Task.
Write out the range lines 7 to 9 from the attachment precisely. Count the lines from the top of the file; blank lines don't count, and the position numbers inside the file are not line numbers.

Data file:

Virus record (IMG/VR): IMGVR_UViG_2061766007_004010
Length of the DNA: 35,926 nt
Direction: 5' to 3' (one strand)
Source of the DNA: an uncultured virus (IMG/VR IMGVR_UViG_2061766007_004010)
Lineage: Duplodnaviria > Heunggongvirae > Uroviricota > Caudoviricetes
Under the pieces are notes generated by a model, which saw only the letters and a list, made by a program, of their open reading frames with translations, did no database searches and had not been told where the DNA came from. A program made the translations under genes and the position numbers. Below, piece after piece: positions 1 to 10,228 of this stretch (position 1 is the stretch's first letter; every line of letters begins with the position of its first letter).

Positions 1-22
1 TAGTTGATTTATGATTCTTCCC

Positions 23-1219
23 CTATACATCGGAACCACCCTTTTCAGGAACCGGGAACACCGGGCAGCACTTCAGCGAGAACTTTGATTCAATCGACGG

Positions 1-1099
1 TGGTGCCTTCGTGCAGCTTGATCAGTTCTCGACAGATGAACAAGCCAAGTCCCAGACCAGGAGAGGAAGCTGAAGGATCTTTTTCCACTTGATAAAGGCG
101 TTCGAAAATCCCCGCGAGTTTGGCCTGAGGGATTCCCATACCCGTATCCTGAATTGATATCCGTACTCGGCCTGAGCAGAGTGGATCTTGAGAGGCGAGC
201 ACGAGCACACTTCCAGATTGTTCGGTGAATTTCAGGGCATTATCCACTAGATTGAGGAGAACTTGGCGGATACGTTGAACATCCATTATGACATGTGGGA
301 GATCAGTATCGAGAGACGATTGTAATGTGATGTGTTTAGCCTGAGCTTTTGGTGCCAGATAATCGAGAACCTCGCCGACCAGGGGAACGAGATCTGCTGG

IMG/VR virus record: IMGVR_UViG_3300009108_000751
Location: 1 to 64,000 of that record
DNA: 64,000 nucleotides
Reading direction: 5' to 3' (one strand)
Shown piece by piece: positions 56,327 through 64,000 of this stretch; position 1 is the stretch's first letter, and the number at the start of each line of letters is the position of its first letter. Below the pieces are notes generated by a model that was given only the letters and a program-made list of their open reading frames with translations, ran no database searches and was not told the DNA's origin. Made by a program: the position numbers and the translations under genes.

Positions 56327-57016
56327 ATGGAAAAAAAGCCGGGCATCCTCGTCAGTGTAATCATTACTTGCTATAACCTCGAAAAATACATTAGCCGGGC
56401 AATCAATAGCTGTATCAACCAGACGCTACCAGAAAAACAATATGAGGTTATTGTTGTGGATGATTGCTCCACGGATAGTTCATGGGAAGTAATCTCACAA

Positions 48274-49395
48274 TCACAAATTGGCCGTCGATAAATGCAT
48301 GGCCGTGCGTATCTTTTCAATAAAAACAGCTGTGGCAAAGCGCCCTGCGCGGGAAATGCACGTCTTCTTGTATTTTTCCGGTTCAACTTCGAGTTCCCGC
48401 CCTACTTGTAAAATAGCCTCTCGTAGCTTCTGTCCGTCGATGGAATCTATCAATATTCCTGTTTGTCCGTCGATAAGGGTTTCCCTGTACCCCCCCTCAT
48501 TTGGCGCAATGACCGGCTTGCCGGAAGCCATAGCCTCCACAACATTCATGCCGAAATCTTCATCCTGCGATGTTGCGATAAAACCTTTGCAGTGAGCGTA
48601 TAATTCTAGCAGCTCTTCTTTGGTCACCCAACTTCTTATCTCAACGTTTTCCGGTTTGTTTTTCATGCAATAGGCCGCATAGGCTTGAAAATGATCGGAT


Positions 1-22
1 TAGTTGATTTATGATTCTTCCC

Positions 23-1219